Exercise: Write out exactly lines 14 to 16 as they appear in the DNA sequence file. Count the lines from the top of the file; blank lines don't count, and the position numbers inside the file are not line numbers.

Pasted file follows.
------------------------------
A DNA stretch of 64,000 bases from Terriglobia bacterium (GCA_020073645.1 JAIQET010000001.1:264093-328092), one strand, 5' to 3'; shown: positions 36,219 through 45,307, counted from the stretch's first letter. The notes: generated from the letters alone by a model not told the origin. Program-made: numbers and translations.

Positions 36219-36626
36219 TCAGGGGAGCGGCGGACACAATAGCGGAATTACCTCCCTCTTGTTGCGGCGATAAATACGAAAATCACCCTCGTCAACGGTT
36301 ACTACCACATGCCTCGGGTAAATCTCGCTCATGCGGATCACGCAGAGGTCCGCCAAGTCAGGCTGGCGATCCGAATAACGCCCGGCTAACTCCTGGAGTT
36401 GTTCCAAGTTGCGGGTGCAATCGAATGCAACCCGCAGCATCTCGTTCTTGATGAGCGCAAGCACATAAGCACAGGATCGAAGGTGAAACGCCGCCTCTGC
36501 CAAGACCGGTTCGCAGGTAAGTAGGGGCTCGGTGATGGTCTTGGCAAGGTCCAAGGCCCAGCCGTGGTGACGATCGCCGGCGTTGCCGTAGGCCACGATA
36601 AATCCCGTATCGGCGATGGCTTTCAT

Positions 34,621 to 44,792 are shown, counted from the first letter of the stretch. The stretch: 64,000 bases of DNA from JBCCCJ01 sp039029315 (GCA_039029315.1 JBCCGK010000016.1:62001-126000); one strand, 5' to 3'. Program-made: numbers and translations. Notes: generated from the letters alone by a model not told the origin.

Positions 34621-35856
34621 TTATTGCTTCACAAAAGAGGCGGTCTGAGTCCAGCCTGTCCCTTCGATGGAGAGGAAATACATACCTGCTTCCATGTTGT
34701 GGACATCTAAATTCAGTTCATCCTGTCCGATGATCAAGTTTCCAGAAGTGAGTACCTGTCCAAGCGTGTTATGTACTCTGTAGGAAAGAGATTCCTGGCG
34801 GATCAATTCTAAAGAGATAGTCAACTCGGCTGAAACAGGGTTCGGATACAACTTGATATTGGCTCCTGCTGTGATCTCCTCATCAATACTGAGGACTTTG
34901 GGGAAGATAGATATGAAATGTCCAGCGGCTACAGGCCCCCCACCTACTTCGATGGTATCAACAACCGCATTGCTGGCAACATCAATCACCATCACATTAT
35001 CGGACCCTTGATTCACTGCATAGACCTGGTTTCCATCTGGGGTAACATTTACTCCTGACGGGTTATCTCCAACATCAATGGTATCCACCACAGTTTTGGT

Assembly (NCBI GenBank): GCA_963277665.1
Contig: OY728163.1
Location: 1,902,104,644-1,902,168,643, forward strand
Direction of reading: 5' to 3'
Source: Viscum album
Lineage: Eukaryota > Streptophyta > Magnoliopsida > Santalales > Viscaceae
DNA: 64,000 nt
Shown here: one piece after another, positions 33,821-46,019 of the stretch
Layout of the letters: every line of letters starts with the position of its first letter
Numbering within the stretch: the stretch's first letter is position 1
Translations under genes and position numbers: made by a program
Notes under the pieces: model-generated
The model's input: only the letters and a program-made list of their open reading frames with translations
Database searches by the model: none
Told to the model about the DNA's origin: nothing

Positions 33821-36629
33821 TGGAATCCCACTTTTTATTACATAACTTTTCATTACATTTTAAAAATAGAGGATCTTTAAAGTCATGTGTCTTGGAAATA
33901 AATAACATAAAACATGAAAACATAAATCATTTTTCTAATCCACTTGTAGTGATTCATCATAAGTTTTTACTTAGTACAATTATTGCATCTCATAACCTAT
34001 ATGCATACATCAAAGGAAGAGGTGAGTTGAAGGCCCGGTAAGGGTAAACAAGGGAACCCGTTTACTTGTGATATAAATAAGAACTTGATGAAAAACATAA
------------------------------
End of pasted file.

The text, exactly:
35001 CGGACCCTTGATTCACTGCATAGACCTGGTTTCCATCTGGGGTAACATTTACTCCTGACGGGTTATCTCCAACATCAATGGTATCCACCACAGTTTTGGT

Assembly (NCBI GenBank): GCA_963277665.1
Contig: OY728163.1